19 Apr 2018, 10 a.m.
Water in Sierra Leone is a complicated issue. On the one hand, availability is high: the country is surrounded by a significant water mass, has high rainfall, and boasts strong infrastructure including dams. On the other hand, access is low: in the capital city of Freetown, water is a scarce commodity, and the situation is worse in rural areas. Finally, while technology has played a role in addressing water challenges in multiple sub-Saharan African countries, innovative approaches to close the gap between availability and access are limited in Sierra Leone.
Through their Matchbox programme, the Engine Room partnered with Code for Sierra Leone to understand the role technology could play in addressing the water issues. Civic Technology work can sometimes overlook the need to involve and understand the human side of the solution. Sometimes it even runs counter to the goals of collaboration and engagement in governance and public service delivery. The Engine Room’s experience and assessment demonstrated that the most valuable method was the one that fostered collaboration and engagement.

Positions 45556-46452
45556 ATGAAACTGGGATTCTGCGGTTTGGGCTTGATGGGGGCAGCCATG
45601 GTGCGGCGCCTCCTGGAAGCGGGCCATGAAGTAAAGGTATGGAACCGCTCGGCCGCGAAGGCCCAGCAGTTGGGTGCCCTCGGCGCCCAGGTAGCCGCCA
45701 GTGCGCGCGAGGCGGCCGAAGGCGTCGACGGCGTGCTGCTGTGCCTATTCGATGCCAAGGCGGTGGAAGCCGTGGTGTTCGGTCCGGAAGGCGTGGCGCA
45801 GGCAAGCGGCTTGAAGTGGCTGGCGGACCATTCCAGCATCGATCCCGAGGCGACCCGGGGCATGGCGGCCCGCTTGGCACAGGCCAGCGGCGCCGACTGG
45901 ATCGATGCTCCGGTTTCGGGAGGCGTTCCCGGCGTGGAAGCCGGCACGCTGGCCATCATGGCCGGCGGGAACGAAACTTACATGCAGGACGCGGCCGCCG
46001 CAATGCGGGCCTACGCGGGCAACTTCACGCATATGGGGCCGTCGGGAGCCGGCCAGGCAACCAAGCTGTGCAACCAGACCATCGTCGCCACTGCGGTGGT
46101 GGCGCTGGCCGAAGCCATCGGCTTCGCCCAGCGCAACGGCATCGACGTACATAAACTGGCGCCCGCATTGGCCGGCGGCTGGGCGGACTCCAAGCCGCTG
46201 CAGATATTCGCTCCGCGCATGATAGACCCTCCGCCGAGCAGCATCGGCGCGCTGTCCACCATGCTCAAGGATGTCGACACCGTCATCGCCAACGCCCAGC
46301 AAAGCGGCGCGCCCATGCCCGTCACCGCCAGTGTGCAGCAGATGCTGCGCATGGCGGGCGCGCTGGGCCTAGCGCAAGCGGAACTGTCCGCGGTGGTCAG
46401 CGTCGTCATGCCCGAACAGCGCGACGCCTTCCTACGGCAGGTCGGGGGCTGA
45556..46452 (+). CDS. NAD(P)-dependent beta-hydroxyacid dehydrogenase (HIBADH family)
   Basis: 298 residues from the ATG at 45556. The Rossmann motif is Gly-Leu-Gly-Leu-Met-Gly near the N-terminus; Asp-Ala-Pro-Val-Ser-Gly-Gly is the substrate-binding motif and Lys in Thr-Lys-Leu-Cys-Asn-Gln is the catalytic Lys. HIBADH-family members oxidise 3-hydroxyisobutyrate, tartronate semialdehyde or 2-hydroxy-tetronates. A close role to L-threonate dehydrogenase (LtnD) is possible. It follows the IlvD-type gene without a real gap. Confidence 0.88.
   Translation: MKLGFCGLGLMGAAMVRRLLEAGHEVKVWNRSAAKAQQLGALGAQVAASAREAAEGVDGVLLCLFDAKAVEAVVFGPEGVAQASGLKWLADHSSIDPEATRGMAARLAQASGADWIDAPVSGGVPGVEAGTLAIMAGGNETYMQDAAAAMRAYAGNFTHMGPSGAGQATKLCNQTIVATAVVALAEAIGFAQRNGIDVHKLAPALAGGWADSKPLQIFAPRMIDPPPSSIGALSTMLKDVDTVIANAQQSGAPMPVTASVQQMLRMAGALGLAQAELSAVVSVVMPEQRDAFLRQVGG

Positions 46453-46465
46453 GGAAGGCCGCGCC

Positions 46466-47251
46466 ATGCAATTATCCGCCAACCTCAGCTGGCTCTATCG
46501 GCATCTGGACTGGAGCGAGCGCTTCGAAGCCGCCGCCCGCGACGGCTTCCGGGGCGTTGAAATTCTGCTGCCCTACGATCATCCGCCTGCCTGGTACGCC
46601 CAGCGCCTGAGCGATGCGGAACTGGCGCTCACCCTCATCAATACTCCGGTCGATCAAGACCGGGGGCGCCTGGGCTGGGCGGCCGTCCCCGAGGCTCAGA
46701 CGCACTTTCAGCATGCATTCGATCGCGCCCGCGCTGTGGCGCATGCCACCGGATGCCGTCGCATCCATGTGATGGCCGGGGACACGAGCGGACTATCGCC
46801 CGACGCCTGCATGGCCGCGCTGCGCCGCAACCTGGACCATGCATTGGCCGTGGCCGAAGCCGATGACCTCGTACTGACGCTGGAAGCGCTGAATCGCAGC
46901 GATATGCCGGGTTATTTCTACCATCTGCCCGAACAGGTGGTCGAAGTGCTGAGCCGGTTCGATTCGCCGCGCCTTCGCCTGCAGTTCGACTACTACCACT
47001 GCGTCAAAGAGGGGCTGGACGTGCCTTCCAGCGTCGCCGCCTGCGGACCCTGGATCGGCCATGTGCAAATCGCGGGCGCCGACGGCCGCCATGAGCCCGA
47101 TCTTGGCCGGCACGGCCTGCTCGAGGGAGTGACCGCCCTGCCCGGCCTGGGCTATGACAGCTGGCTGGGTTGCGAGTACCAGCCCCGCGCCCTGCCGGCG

This presentation walks through: The research method used in deciding the role technology could play; What the approach and findings reveal about the impact of technology and; How the research evidence supports / validates the research methodology.
Three plausible solutions were developed, using two methods: a hackathon/bootcamp and design research. This presentation compares these methods and their outcomes. It shows the tradeoffs between the methods, and their overall value to Civic Technology work.
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